Point tenderness in the wrist

Tenderness or pain when pressing in on a specific point on the wrist is usually due to pain to that area. It can also correspond to an adjacent structure or a referred pain and can be acute or chronic.

Point tenderness can also be from inflammatory or infection means and when pressed can disperse the pain. Injuries and conditions that cause this symptom are listed below:
  • Scaphoid Fracture

    Scaphoid Fracture

    The scaphoid is one of the small group of bones in the wrist called the carpal bones. It is the most common carpal bone to fracture among athletes and is often caused by falling onto an outstretched hand.

  • Sprained Wrist

    Sprained Wrist

    A sprained wrist is an injury to any of the ligaments which connect bone to bone in the wrist of which there are many.

  • Hook of Hamate Fracture

    Hook of Hamate Fracture

    The wrist contains a number of small bones called carpals. The hamate is a carpal bone on the outside (little finger side) of the wrist. It has a hook shaped part which protrudes outwards can under certain circumstances can be fractured.

  • Wrist Strain

    Wrist Strain

    A wrist strain is a general term used to describe pain in the wrist. This may be due to a sudden force causing an acute injury, or due to overuse, causing a repetitive strain injury.

  • Distal Radial Epiphysis Injury

    Distal Radial Epiphysis

    A distal radial epiphysis injury is an injury to the growth plate at the wrist end of the radius bone in the forearm.

  • Bennett Fracture

    Bennett Fracture

    A Bennett fracture is an injury to the base of the thumb joint usually caused by a hard impact or trauma such as punching something hard or falling onto the hand with the thumb sticking out to the side. It is a serious injury and will require surgery to avoid long term complications.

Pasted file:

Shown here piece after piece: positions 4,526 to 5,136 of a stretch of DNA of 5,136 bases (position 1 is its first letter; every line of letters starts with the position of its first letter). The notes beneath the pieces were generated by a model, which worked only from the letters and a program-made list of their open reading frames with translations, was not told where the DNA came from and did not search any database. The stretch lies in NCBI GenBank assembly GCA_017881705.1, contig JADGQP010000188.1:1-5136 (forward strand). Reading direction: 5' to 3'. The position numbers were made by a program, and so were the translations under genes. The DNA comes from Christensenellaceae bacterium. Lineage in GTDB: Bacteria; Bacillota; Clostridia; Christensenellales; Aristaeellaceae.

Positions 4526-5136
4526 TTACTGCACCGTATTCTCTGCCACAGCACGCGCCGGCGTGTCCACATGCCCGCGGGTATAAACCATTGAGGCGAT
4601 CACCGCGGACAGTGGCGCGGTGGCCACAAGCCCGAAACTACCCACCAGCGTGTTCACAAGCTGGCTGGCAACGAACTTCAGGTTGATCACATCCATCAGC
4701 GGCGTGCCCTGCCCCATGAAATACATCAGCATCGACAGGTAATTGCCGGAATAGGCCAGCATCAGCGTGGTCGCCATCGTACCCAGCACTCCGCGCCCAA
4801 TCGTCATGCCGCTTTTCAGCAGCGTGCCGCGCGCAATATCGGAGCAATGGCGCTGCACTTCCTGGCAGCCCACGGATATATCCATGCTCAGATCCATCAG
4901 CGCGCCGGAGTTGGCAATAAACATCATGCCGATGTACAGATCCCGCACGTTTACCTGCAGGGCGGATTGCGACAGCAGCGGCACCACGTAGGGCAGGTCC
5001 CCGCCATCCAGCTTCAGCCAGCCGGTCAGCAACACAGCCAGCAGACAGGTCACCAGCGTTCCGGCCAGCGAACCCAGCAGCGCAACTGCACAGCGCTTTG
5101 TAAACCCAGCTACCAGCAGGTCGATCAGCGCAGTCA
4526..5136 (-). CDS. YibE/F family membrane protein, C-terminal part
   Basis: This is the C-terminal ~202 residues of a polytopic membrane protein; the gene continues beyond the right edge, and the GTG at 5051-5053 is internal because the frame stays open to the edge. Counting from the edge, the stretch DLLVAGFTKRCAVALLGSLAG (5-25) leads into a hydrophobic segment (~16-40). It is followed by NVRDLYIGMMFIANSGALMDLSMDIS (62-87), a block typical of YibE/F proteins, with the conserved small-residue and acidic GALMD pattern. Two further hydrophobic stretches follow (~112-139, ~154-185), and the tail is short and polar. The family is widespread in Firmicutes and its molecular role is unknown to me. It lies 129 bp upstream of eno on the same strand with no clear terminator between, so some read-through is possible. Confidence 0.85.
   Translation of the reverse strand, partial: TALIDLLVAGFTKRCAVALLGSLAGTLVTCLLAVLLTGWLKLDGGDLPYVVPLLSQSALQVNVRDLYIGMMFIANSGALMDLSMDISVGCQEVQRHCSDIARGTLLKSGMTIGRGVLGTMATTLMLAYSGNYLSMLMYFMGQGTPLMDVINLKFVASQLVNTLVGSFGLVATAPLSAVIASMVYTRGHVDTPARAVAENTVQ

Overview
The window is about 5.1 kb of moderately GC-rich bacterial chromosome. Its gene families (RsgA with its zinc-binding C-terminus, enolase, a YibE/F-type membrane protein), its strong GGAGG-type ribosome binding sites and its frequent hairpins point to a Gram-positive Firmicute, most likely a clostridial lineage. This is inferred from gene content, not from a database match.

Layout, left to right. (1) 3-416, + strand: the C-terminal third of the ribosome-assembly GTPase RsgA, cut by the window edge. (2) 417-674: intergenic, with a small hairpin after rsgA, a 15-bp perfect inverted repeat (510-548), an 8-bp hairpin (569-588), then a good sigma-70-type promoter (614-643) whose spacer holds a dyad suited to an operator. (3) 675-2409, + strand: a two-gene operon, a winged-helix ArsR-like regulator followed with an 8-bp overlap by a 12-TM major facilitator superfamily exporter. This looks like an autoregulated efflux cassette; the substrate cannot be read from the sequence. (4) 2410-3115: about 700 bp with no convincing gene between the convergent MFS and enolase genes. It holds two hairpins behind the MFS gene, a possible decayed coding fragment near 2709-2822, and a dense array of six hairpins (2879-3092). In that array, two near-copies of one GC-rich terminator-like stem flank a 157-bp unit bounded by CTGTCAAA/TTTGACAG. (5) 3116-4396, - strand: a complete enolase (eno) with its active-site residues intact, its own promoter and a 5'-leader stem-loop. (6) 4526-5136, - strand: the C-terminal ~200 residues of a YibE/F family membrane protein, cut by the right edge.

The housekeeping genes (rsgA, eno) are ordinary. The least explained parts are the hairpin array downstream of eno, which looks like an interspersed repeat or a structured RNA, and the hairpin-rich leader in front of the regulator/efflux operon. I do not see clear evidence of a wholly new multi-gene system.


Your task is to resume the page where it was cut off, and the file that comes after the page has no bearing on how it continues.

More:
• TFCC Tear

    TFCC Tear

    A TFCC tear is an injury to the triangular fibrocartilage complex, found in the wrist, between the end of the ulna bone and the carpals. Its function is to stabilize the radioulnar joint.

  • Distal Radioulnar Joint Subluxation

    Distal Radioulnar Subluxation

    The distal radio-ulna joint is the joint at the wrist, between the two forearm bones the radius and the ulna. This injury is usually a subluxation or partial dislocation although fractures of either bone can be involved.

  • Smith's Fracture

    Smiths Fracture

    A Smith's fracture is a break in the end of the radius bone, at the wrist. The fragment of fractured bone is displaced forwards to the palm side of the wrist.

  • Carpal Fracture

    Carpal Fracture

    A carpal fracture is a break to one of the small bones in the wrist. There are eight carpal bones in the wrist.

  • Bruised Wrist

    Bruised Wrist

    A bruised wrist is also known as a wrist contusion. This occurs after an impact to the wrist which causes bleeding under the skin.

  • Triquetrum Fracture

    Triquetrum Fracture

    A Triquetral Fracture is a break of the Triquetral bone or sometimes called triquetrum and is one of the eight small carpal bones in the wrist. The Triquetral is the second most commonly fractured carpal, behind the Scaphoid.

  • Wrist Tendonitis

    Wrist Tendonitis

    Wrist tendonitis or wrist tendinopathy is inflammation or more likely degeneration of any of the flexor or extensor tendons which cross the wrist joint.

  • De Quervain's Tenosynovitis

    De Quervain's Tenosynovitis

    De Quervain's Tenosynovitis is inflammation of the synovium or sheath that surrounds two tendons in the wrist which attach to the base of the thumb.

  • Acute Wrist Injuries

    Sudden onset injuries are called acute injuries and are usually caused by a fall onto the hand with an outstretched arm or a forced twisting movement. Damage can occur to the bones, ligaments (connect bone to bone) or tendons (connect muscle to bone) in the wrist.  In the first 72 hours, the first aid principles of P.R.I.C.E. are advised including protection, rest, ice, compression and elevation.  If a broken bone (fracture) is suspected, then always seek medical advice immediately.

  • Gradual Onset Wrist Pain

    Gradual onset injuries or chronic injures occur over a period of time and often cannot be traced back to a single incident or cause. The most common structure injured are the tendons of the wrist through over use or repetitive strain.